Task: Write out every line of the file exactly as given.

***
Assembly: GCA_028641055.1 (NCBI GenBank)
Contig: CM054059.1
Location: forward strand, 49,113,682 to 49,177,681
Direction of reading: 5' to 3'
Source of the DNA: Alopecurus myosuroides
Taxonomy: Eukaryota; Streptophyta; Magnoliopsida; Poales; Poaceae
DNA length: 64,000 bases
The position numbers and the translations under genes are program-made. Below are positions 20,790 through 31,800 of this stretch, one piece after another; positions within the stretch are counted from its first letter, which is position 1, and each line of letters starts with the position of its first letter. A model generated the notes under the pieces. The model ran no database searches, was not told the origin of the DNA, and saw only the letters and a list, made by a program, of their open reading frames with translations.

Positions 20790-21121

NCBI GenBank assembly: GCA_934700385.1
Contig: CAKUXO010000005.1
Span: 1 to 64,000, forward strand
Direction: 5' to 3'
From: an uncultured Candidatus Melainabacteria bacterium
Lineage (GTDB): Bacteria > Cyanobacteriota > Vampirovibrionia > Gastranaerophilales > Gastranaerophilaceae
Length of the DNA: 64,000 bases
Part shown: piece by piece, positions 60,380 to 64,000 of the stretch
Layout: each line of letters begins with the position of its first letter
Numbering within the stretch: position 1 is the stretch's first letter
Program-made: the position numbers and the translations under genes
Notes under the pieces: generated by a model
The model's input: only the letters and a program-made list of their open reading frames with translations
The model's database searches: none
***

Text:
Assembly: GCA_028641055.1 (NCBI GenBank)
Contig: CM054059.1
Location: forward strand, 49,113,682 to 49,177,681
Direction of reading: 5' to 3'
Source of the DNA: Alopecurus myosuroides
Taxonomy: Eukaryota; Streptophyta; Magnoliopsida; Poales; Poaceae
DNA length: 64,000 bases
The position numbers and the translations under genes are program-made. Below are positions 20,790 through 31,800 of this stretch, one piece after another; positions within the stretch are counted from its first letter, which is position 1, and each line of letters starts with the position of its first letter. A model generated the notes under the pieces. The model ran no database searches, was not told the origin of the DNA, and saw only the letters and a list, made by a program, of their open reading frames with translations.

Positions 20790-21121

NCBI GenBank assembly: GCA_934700385.1
Contig: CAKUXO010000005.1
Span: 1 to 64,000, forward strand
Direction: 5' to 3'
From: an uncultured Candidatus Melainabacteria bacterium
Lineage (GTDB): Bacteria > Cyanobacteriota > Vampirovibrionia > Gastranaerophilales > Gastranaerophilaceae
Length of the DNA: 64,000 bases
Part shown: piece by piece, positions 60,380 to 64,000 of the stretch
Layout: each line of letters begins with the position of its first letter
Numbering within the stretch: position 1 is the stretch's first letter
Program-made: the position numbers and the translations under genes
Notes under the pieces: generated by a model
The model's input: only the letters and a program-made list of their open reading frames with translations
The model's database searches: none